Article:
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Moulage is a special makeup technique used to create simulations of real wounds for practice scenarios used to train first responders. Many moulage technicians use the same techniques utilized in Hollywood movies, with an extra emphasis on realistic wounds to make the practice scenario feel as immediate as possible. People pretending to be victims in the scenario may be moulaged, and moulage can also be applied to dummies.
Practice scenarios are widely viewed as a very important part of emergency medical training. Such scenarios give students a chance to practice emergency medicine in a non-crisis situation, and they also expose students to the kinds of situations and injuries they might encounter on the job. While these scenarios can feel so realistic in the moment that practitioners sometimes forget themselves, there is a big difference between encountering a brilliantly moulaged compound fracture, and seeing such a fracture in real life in an emergency situation.
A wide number of first responder organizations use moulage in practice situations. Military doctors, corpsmen, emergency medical technicians, firefighters, police officers, emergency physicians, and nursing students often experience practice scenarios during their training. It is common for members of a class to switch off, with one group being victims one day, and the other group being victims on the next, and actors may also be specially hired to supplement the ranks of the wounded.
Some examinations used to test readiness for a job in emergency medicine may integrate practice scenarios, along with oral interviews and written exams. From the point of view of the people certifying first responders, theoretical knowledge is useless if someone loses his or her head in a real emergency. Moving a class through a traumatic scenario can allow the students to demonstrate their abilities, and to learn more about areas in which they might need improvement.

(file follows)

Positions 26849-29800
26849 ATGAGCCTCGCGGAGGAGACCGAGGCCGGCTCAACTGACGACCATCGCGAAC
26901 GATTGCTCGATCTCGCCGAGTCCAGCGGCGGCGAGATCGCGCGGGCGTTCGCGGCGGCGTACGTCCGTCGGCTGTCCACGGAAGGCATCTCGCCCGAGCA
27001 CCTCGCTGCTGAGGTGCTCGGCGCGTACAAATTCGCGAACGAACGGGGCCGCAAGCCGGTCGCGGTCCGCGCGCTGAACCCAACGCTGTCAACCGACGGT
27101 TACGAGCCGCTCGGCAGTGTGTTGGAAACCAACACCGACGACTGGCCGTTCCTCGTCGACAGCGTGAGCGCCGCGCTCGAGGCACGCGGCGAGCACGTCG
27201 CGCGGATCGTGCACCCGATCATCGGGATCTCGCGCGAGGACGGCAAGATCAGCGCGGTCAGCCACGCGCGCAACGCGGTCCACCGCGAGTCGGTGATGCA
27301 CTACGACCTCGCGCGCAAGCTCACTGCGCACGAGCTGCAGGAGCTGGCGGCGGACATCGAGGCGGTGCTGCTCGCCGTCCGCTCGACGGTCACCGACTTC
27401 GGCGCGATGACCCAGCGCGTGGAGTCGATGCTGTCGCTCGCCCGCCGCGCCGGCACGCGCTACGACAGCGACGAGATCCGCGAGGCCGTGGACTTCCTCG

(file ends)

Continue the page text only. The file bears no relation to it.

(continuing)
Moulage can take the form of simple makeup, but it often includes fake wounds made from latex, complex prosthetics, and well-staged scenes. A good moulage technician can fake a severed limb, mangle a car accident victim, or apply more subtle injuries which require careful attention and a meticulous patient interview. In a typical crisis situation, if students fail to respond or don't catch problems, their patients “die,” which tends to reflect poorly on their abilities.
Several firms specialize in moulage, sometimes doing work in the film industry along with work for first responders. Large colleges and schools with a big medical training department may also have a moulage department, ensuring that a steady supply of well-faked wounds is available for lecture and practice.
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